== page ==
Persian rice question.
Today a friend got me to think about the Persian rice dish called TAHDIG, or maybe it's TADIG. Anyway, I have made this for years, and the crunchy, buttery crust that forms on the bottom of this rice dish is addicting.
My friend was at a dinner where the hostess prepared Tahdig- - -but in a rice cooker!
In vain I have "googled" for this technique, and I'm wondering if any hounds out there have tried Tahdig in a rice cooker.
Happy Passover and Easter,
From what I can understand from a Persian friend, the rice cookers that create a crust are different from the ones we usually find in north-american stores. They are probably available in Persian stores, though. I understand they are also quite pricey (but can't provide a figure).
re: Pâté chinois
Hmmm... lacking any special cookware, when I make rice I seem to have no problem creating a bottom layer of crunchy, sticky rice. Even if I don't want to!
And, yes, there is nothing better than tadeeg still warm scraped from the bottom of the pan. However, I am suspicious of restaurants that have enough tadeeg for everyone. It is usually not so tasty. They should only have one or two portions per pot it seems to me. At the better places, I find I have to call in advance and reserve it.
wow! no, i've never seen that done.
to summarize iranian rice making--
(not because it answers your question, alas, but because you've got me inspired)
use good long fragrant basmati--rinse a few times and soak for about an hour.
add to boiling salted water (about 1 cup water to 1/2 cup rice) until it floats to the top of the pot, about 8 minutes--it should be partly fluffy, partly al dente at this point.
add two-three tablespoons of hot water to ground saffron. add that and 2-3 tbsp of salted butter to the bottom of the pot (tah-deeq means just that--pot bottom), ***(see below), add the rice, cover the pot with a towel or paper towels, then the pot lid. cook on low heat for at least a half hour. the trick with the temperature is to make sure you hear some frying noises, but that it is not at risk of burning.
***here you can add thinly sliced potato, onion slices, pita or lavash bread--add more butter, and be careful--the onion and bread in particular are at high risk of burning.
so to get back to the rice cooker question--what if you just add some saffron and butter to the bottom of the rice cooker? my biggest objection is a textural one--iranian rice is usually fluffy with distinct grains, and rice cooker rice is generally stickier.
I'm a dolsot bi bim bap fan and was the happiest girl on earth a couple years ago when a Korean friend gifted me with a stone pot for making the rice. You season the pot and use it right on the stove. I've successfully made tadiq with it as well, using basmati rice.
Course, this is an appliance that might not be easy to come by in many parts of the country.
My Persian friends follow the technique of a cast-iron pot with the lid wrapped in a dish towel, as described below.
Mmm... tadig. I love the crust plain with saffron, but it's also popular with whole coriander seeds and/or potato slices.
I live with a Persian woman, and it's the way we usually make rice. Our rice cooker is a National Rice-o-mat, model number SR-W18N. Basically, a rice cooker you plug in the wall, and the removable pan is nonstick, which is what you need to get a crisp but not burnt crust. And preferably not glued to the pan!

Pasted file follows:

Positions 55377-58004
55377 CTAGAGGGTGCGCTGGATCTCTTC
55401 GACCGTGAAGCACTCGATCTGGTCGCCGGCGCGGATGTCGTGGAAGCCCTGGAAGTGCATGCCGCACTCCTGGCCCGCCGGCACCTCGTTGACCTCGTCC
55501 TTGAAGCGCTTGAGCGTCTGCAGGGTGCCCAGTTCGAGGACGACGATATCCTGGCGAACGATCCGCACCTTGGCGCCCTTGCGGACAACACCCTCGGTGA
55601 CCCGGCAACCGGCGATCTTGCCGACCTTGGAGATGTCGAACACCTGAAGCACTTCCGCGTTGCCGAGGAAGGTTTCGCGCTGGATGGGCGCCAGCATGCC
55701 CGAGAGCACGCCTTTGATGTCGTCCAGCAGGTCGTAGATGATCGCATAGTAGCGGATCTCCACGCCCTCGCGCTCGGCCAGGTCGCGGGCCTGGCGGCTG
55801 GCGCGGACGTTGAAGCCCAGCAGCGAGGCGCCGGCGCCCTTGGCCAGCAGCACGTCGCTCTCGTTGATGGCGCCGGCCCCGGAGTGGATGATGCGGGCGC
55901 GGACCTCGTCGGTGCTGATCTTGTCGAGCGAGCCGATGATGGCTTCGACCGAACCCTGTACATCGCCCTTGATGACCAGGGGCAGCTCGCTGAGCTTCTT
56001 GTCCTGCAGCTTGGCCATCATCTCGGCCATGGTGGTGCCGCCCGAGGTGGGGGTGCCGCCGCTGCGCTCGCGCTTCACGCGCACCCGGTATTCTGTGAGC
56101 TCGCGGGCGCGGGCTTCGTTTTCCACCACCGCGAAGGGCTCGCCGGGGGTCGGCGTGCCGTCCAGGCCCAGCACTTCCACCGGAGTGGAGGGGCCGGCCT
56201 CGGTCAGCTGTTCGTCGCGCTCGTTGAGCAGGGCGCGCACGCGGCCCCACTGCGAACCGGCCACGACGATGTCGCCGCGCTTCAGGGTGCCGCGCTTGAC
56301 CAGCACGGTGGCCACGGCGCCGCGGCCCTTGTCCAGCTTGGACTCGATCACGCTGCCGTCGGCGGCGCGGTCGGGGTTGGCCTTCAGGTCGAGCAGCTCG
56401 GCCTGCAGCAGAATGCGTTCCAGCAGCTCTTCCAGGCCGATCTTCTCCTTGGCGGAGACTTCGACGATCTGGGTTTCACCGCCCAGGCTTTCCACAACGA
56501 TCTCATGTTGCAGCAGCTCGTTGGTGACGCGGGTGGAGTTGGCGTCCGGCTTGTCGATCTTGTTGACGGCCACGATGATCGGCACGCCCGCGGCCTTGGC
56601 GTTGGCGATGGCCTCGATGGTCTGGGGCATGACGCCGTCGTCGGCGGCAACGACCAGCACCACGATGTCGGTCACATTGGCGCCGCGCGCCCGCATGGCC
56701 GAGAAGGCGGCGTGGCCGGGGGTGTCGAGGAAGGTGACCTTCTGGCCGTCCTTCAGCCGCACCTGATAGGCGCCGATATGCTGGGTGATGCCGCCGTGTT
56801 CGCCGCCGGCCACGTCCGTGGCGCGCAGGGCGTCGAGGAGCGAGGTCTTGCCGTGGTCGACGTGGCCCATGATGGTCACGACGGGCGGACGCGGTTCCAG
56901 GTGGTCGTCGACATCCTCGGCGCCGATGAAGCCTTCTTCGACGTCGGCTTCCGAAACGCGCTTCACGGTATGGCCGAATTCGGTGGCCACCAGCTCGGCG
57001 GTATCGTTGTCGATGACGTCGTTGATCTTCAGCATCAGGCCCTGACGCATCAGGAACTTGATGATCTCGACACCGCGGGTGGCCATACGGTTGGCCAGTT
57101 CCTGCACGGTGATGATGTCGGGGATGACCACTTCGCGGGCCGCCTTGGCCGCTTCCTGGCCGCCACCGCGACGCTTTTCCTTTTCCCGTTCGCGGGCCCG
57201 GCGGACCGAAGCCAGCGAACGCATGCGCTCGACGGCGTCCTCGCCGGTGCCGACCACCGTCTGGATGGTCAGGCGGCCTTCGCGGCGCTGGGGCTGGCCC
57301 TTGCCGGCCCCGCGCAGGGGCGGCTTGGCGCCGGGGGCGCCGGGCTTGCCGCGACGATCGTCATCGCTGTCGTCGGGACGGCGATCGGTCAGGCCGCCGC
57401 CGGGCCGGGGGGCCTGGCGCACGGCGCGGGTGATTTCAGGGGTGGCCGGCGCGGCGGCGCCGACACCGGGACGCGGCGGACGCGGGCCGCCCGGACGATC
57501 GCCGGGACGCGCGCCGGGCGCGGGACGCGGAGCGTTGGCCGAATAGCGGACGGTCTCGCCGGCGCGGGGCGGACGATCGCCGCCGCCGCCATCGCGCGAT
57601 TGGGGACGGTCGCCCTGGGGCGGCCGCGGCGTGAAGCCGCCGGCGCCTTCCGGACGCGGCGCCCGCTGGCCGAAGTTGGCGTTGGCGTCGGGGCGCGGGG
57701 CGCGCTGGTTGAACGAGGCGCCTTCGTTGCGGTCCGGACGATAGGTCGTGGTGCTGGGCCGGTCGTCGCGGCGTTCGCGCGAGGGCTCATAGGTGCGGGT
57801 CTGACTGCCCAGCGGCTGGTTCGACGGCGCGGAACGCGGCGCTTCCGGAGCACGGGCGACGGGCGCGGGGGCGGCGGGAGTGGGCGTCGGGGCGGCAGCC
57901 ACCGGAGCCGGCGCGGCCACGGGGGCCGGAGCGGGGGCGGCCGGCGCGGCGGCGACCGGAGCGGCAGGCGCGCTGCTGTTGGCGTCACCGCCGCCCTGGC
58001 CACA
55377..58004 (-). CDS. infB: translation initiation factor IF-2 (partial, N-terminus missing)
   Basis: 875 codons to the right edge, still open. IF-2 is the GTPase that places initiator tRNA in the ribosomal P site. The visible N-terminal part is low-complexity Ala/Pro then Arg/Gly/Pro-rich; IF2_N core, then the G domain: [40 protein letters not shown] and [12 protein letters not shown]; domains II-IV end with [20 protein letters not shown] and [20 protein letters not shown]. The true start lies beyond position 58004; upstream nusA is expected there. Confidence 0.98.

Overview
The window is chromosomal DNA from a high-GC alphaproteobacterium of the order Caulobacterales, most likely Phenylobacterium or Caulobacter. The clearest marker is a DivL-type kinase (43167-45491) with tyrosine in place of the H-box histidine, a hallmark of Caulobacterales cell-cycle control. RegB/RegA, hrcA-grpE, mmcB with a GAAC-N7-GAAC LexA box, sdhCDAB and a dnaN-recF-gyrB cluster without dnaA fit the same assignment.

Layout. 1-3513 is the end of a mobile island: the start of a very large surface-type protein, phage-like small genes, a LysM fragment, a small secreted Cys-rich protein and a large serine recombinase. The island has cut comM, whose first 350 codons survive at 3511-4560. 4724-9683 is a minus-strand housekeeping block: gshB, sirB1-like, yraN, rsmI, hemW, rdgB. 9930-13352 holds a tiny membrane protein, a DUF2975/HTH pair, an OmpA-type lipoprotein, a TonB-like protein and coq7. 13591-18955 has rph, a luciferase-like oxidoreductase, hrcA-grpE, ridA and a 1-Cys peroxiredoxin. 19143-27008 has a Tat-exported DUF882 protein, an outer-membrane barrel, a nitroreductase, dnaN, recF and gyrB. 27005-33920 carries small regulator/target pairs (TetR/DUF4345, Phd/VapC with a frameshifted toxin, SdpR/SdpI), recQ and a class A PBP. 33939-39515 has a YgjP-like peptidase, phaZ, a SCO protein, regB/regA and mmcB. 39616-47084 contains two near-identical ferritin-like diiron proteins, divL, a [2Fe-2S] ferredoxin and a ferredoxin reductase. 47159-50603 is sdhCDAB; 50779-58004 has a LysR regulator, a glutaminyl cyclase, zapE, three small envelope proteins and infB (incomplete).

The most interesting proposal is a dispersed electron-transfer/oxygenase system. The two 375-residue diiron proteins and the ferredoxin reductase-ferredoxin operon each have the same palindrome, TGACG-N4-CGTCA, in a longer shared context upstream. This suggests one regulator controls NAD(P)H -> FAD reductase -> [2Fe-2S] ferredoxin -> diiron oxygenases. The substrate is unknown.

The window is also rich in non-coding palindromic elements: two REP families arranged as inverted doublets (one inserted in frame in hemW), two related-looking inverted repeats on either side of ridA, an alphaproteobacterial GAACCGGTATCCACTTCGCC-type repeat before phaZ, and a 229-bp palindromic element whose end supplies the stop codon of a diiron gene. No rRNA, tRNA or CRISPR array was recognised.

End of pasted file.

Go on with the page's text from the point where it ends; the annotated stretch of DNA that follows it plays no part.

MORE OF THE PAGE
We've also made tadig on the stove, in a nonstick, teflon-coated pot. That's a lot more work, though, because we cook the rice until al dente, drain, place oil in the pot, return the rice, then very carefully steam-cook it until done. We use basmati rice.
Just read my description. I wasn't very clear!
Basically, a rice cooker makes it incredibly easy. We wash basmati rice, and drain. Pour oil into the bottom of the rice cooker to coat. Add rice, pour in water. Add some turmeric, salt, another splash oil, dabble it all around with your fingers to mix and loosen the rice. Put on lid. Turn it on. (ours doesn't have settings). This is a very forgiving dish. I'm impressed you make it on the stove; after the cooker, it seems like so much work to do it the 'old fashioned' way!
Thank you so much for all of your input regarding my Tahdig (rice cooker) queery.
The recipe that I've depended on for years, came from an old issue of Gourmet magazine. First I boil Jasmine rice in a large amount of heavily salted water for 10 minutes. Then the rice is drained and kept briefly in a strainer. Several tablespoons of butter then coat a sauce pan, with the rice then being spooned in. A tea towel covers the pot and the lid goes on top. The rice is then put on heat for an amount of time such that the bottom of the rice will develop that wonderful crunchy texture and flavorful taste.
When I heard from my friend Marlene who'd had Tahdig made in a rice cooker, I was really intrigued.
I'm wondering if I should do the 10 minute boil stove top, and then put the drained rice into my buttered rice cooker for a full "regular rice" cycle.
Also I am now curious about the special Persian automated cookers that will make Tahdig. If anyone has a brand name or description, I would eagerly like to know.
I didn't realize how intrigued you were with the thought of making the Tahdig in a rice cooker.
The only part that I observed was my cousin inverting the Tahdig out of the cooker insert and onto the serving plate.
Out came a beautiful crusted mound of delicious rice. She had used Basmati.
I will email her and with some luck she'll share some info with me.
Keep your fingers crossed!